Lisbon impasse will not affect EU-US relations, says former US ambassador


Experts belive the next US president will be far more willing to work with Europe on issues of common interest, writes Deaglán de Bréadún

THE IMPASSE over the Lisbon Treaty as a result of the Irish referendum would have little impact on transatlantic relations, according to a former senior figure in the US administration.

Former US ambassador to Germany, Richard Burt, told The Irish Times on a visit to Dublin: “I don’t think there’s any real appetite for American politicians to intervene in what’s really viewed as a European decision and a European issue.”

But Burt, who was also chief negotiator for the US in the strategic arms reduction talks with the former Soviet Union, predicted that, regardless of whether John McCain or Barack Obama became president, the transatlantic relationship would change significantly under the new administration.

“To some degree the Europeans have been able to take advantage of the unilateralism of the Bush administration, as well as the opposition of many European publics to Bush administration policies, to be able to opt out from the idea of working as a partner with the United States.

“And that means that if you have a president McCain – or a president Obama – you will see a new willingness on the part of the US to work closely with the Europeans, not only to consult with them but to reach common agreements that can then be commonly implemented,” he said.

Burt and former Clinton administration adviser Nelson Cunningham addressed a private dinner of business people in Dublin, hosted by international law firm Maples and Calder, on the topic of The World after the 2008 Presidential Elections.

Cunningham, who was special adviser to president Clinton for western hemisphere affairs and is now managing partner with consulting firm McLarty Associates, said there were “extremely tough issues that the US and Europe are going to have to come to agreement on”.

These issues included stabilising Afghanistan, negotiating a follow-up to the Kyoto protocol on climate change, and working on a framework to deal with Iran’s nuclear programme.

The next administration’s approach would be different from that of the Bush White House.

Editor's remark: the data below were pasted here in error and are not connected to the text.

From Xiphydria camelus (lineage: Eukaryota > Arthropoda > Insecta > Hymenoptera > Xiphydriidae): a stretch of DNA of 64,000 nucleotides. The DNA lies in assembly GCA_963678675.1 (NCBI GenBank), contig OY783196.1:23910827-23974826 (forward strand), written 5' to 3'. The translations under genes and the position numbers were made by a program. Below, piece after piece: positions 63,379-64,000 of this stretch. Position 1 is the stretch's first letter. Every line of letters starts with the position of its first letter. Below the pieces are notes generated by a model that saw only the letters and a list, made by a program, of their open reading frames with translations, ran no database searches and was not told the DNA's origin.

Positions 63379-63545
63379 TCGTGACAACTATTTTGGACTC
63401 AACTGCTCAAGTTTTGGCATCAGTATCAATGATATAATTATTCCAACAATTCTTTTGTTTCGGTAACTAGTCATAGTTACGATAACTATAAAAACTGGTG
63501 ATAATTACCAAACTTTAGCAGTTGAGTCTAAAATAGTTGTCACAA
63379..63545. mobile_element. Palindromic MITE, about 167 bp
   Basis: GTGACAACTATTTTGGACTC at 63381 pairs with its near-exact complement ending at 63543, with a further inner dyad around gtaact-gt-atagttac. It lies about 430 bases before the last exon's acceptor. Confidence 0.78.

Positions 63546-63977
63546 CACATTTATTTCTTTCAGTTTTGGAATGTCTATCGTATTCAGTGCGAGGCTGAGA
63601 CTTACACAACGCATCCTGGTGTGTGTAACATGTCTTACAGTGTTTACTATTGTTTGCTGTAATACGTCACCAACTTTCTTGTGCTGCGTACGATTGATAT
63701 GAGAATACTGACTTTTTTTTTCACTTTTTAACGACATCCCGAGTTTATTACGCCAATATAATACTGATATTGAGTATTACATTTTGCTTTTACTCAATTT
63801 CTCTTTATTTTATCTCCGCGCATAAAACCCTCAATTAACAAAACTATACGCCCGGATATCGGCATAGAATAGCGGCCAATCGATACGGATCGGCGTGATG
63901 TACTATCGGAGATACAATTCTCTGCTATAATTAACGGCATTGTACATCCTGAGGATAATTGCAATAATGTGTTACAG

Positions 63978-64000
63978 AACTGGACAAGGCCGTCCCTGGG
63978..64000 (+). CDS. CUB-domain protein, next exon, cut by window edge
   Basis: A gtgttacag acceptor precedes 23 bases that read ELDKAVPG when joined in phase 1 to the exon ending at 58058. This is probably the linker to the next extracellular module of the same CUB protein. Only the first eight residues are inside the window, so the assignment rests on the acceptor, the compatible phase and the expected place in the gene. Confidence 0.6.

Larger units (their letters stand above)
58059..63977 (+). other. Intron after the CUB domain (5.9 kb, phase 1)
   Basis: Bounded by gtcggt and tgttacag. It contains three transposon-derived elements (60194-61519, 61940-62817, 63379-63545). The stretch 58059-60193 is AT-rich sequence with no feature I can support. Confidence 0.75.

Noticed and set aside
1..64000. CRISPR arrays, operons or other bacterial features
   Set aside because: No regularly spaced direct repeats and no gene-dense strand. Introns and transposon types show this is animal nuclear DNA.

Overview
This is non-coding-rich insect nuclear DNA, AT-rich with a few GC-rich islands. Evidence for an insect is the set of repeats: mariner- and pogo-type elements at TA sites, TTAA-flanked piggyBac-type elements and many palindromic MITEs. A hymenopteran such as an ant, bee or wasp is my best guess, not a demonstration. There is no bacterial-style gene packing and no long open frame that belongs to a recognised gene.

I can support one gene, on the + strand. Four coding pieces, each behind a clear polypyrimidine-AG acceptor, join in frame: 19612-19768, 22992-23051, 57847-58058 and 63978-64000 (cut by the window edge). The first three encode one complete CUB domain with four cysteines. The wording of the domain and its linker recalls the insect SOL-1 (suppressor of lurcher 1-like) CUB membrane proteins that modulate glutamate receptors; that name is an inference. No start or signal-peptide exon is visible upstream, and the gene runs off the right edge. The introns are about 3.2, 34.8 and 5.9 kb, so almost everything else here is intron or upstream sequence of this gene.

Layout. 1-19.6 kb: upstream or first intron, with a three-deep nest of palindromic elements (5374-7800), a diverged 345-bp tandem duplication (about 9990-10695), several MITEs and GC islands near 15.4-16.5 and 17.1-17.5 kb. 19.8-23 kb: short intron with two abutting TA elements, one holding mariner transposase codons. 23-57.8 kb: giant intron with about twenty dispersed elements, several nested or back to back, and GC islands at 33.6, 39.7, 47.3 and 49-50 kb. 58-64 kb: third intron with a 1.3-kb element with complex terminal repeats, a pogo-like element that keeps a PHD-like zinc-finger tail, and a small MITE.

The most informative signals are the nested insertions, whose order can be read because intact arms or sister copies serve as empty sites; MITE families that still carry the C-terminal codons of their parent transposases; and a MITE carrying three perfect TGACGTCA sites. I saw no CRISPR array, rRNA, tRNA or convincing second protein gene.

“There’s going to be willingness under either Obama or McCain to engage with the Europeans and to view them as essential partners in the process, rather than to think that there’s a way to just go around them and to achieve what the US wants to achieve without that kind of consensus,” said Cunningham.

On the key question of Iraq, Burt said “a pathway towards some stability” had become evident in recent times.

“John McCain’s approach to Iraq is much more prudent and sensible than Barack Obama’s. Despite the fact that McCain has been endlessly quoted, or misquoted, as saying that US forces should stay in Iraq for 50 or 100 years, the fact is that he’s been very clear about his desire to get US forces out of Iraq as quickly as possible, assuming that Iraq can be stabilised.”

Cunningham said that disengagement from Iraq was now critical.

“We have to do so in a way, as senator Obama says, that is as careful going out as we were careless going in. He believes he can start doing that by one or two brigades a month, but that’s not an inflexible plan.”

If circumstances required it, the withdrawal would be halted.

“The key question here is, what is better for the overall posture of American foreign policy: to express a willingness to stay in Iraq and to embrace that continued occupation, or to signal to the world that the time has come to end our occupying presence in Iraq and to thereby close a very difficult and painful chapter and open a new chapter to new relations with the world.”

Commenting on the domestic outlook for the US, Burt said: “We face some very major challenges at home, not only with the economy and the slow growth and the emergence of a kind of ‘stagflation’ similar perhaps to what we lived through in the 1970s, but with new challenges of energy security and global climate change.”

Cunningham said opinion polling showed that “there’s widespread consensus in America that we’ve gone off the rails”.

An overwhelming majority of the population believed the US was “on the wrong track”, he added.